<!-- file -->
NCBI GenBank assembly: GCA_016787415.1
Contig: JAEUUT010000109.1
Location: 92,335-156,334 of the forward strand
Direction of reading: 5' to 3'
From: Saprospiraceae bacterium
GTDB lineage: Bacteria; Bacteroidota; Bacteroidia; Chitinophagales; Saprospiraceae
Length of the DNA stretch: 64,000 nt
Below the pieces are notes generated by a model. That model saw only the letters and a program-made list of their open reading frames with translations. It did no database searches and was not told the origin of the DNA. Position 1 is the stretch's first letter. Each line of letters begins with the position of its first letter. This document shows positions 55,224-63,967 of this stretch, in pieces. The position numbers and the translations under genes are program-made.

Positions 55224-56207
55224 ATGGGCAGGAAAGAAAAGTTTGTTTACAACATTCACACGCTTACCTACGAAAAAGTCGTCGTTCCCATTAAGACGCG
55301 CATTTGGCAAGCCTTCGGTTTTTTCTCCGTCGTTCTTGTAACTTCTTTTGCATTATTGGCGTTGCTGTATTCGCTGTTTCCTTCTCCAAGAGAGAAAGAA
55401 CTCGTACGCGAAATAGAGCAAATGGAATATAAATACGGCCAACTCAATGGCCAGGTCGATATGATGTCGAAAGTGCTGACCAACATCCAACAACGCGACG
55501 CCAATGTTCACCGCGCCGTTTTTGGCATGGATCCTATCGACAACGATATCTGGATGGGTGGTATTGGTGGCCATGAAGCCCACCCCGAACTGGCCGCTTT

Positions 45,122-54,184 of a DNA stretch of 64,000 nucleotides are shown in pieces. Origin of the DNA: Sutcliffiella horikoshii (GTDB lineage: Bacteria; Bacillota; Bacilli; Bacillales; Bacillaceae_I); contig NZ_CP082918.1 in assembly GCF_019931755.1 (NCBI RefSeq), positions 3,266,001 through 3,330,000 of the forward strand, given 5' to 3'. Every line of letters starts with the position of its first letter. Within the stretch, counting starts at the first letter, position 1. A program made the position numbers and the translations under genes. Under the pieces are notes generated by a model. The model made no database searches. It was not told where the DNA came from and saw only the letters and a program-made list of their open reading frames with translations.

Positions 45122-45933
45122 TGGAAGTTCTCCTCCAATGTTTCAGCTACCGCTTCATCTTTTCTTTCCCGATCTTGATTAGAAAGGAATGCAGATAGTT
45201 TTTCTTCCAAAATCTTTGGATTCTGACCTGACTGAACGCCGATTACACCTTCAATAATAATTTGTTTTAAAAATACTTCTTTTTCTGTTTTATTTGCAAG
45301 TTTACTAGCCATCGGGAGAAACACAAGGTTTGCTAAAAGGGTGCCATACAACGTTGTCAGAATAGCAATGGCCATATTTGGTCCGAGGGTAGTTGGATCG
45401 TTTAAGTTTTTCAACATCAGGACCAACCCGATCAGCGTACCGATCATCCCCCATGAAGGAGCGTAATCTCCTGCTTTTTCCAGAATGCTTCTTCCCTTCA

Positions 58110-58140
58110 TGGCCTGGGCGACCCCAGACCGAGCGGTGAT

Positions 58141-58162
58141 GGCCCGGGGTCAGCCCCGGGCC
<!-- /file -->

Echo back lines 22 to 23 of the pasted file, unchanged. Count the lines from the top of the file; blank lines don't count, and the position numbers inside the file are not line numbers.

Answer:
Positions 58141-58162
58141 GGCCCGGGGTCAGCCCCGGGCC